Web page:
Crispe has a threefold plan: Restore and preserve the cemetery and all of its stones, create a fund to ensure that it can be maintained in perpetuity, and obtain official recognition of the cemetery’s historical status. “I’m applying for a state historic marker to be placed here, and I want to get a nice gate – if we can raise the funds – that says ‘Poultney Hebrew Cemetery,’ which is what it’s referred to,” he said.
“I’ve been connected with different historical societies, museums, the town of course, and different Jewish communities around the state,” he said. “It’s a collective effort.”
He has established a GoFundMe account – Save Vermont’s Oldest Jewish Cemetery – which in three months has raised $4,000 toward its $10,000 goal.
Ideally, he would like to add to the cemetery a genizah, a place for the proper disposal of worn-out or damaged Jewish religious items. “I’ve contacted different rabbis in the state and most synagogues don’t actually have one,” he said. “They would love to have something like that available.”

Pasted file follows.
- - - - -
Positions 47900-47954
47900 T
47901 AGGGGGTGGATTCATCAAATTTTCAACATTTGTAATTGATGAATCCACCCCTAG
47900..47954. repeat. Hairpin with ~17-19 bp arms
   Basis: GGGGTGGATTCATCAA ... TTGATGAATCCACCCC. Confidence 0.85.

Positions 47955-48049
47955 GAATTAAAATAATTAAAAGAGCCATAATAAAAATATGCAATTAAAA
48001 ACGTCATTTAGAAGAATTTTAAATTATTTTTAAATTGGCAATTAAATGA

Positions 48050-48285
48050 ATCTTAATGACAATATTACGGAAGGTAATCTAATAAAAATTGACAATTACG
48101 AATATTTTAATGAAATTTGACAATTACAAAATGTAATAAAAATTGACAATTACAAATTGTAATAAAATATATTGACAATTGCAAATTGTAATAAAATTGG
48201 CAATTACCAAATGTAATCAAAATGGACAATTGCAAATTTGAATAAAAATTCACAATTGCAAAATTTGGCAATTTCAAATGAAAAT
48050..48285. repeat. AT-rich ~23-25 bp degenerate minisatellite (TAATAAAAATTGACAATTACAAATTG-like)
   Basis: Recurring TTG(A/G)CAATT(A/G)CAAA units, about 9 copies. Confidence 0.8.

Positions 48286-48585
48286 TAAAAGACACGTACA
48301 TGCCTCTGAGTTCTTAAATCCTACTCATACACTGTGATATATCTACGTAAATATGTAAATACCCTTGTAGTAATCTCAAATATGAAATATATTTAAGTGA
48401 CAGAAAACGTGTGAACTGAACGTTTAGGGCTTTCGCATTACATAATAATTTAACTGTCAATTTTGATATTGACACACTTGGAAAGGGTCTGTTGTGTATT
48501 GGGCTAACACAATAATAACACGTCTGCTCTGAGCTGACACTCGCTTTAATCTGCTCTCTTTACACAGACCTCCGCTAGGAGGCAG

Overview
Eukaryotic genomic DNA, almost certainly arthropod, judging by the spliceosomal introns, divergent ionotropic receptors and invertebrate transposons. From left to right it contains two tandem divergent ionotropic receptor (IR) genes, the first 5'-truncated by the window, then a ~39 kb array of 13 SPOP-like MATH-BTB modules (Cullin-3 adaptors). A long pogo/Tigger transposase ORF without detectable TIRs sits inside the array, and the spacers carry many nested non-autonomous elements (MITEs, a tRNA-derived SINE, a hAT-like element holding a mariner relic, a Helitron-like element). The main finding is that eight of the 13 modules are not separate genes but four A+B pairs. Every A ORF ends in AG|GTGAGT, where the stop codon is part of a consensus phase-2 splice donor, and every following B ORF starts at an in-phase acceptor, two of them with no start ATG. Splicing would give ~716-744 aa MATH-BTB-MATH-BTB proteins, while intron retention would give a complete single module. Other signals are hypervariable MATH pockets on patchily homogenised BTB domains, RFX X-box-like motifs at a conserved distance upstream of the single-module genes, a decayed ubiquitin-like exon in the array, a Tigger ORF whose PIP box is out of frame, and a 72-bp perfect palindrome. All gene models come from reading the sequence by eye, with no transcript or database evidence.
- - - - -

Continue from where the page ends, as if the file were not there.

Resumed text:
“Really the main goal of the project is to reunite the Jewish communities of Vermont, bring together the Jewish life with the secular life and the communities of Poultney and the surrounding areas, and really just bring people together with a great kind of goal and mission in these troubling times,” Crispe said.
He has dedicated himself to helping to preserve the state’s historic places, which, he warns, are not as secure as some Vermonters may think.
“Although we have so many historic buildings, and you see history everywhere around us … we’re losing it every year because there’s no laws preventing it,” he said. “If we lose our history, we lose our identity.”